“He’s made enormous contributions to our network, and his passion, opinions and love of Chicago’s teams have made him a beloved and respected figure, not just with fans but also his colleagues,” NBC Sports Chicago Vice President of Content John Schippman told The Chicago Sun-Times. “We wish him the best and look forward to seeing what’s next.”

December 30th will be his final day at NBC Sports Chicago. He called his time with the network “an amazing run”.

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NASCAR Chasing Nearly $1 Billion Annual Rights Fee In Next TV Deal

“We work really closely together, both from a scheduling perspective, but also just in terms of how they monetize the sport.”

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The current media rights deal for NASCAR with FOX Sports and NBC Sports doesn’t end until after the 2024 season, but the organization is currently plotting what it wants its next deal to look like, according to a report from Front Office Sports.

Currently, NASCAR makes $820 million per year from the two networks. In its new rights deal, it is expected to seek a deal in the neighborhood of $900-950 million range.

NASCAR plans to begin negotiating with its current media partners in the early months of 2023, but is currently happy with FOX and NBC.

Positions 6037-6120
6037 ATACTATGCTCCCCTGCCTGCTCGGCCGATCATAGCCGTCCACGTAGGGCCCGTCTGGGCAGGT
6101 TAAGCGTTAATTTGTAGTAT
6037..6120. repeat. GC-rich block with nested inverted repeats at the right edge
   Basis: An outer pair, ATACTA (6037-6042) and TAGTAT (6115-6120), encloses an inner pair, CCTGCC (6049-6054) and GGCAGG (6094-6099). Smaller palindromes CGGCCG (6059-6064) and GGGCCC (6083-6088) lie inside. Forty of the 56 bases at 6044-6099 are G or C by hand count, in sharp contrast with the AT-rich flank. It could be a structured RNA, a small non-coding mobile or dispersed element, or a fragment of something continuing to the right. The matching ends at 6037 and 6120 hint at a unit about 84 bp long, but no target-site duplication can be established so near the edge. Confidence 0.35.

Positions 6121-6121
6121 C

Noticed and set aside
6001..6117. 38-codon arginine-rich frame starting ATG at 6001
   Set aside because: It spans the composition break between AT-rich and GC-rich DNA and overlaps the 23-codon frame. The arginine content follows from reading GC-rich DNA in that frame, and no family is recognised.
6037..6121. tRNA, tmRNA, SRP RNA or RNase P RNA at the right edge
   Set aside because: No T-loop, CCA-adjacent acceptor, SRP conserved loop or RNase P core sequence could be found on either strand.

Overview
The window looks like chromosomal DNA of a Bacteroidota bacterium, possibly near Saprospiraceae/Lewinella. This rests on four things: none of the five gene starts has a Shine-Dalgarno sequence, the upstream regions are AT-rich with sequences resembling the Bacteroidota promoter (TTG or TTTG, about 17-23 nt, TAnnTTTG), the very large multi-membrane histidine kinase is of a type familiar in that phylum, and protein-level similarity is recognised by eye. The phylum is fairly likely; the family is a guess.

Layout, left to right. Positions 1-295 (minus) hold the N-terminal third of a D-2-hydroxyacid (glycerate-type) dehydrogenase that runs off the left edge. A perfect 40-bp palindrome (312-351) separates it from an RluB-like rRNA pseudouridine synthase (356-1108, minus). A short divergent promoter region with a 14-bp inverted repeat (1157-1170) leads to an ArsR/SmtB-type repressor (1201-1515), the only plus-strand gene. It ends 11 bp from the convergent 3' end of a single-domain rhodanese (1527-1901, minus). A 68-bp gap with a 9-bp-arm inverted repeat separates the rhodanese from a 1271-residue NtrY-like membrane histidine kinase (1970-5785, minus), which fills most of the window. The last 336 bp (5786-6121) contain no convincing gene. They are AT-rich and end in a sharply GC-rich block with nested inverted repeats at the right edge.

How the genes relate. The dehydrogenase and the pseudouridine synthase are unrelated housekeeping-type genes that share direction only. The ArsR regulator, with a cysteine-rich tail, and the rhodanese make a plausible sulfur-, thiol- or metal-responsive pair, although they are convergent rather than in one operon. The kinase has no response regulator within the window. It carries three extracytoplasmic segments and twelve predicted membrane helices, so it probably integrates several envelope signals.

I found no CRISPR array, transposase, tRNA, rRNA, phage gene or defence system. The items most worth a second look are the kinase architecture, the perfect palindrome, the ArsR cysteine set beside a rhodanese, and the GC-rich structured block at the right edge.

“We work really closely together, both from a scheduling perspective, but also just in terms of how they monetize the sport. Whether that’s pushing more brands and advertisers to spend on Fox and NBC,” NASCAR Senior Vice President of Media and Productions Brian Herbst told FOS. “Fox had their third consecutive year of ad revenue increases in 2022. NBC had their second consecutive year of ad revenue increases in 2022. So it’s working for them — both from a viewership and an ad revenue perspective.”

In February of this year, NASCAR President Steve Phelps told the Marchand and Ourand Sports Media Podcast that broadcast television “has to be a part” of the organization’s next television rights deal.

As its current media partners, FOX and NBC have exclusive negotiating windows with NASCAR.

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NFL Sunday Ticket Negotiations With Apple ‘Have Gotten Silly’

“Apple’s like, ‘OK, we can’t sell internationally. OK, that was important to us. And we can’t sell it exclusively against Fox and CBS. Well, OK. Well, that changes its value.’”

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A report from The Athletic details why the NFL has not announced a new partner for the NFL Sunday Ticket package. David Kaplan claims there have been continued hiccups in the negotiations, mentioning the bargaining has gotten sideways between the league and Apple.

“This negotiation has gotten silly. … Clearly, there’s a problem. I think it’s really clear Apple is learning things they didn’t know,” the anonymous NFL source told Kaplan. “What the conversation is, is Apple’s like, ‘OK, we can’t sell internationally. OK, that was important to us. And we can’t sell it exclusively against Fox and CBS. Well, OK. Well, that changes its value.’”

The report also details Amazon Prime and YouTube remain in the mix as potential suitors for the service, should talks with Apple and the league fall apart.

The NFL is looking for as much as $3.5 billion annually for rights to the service.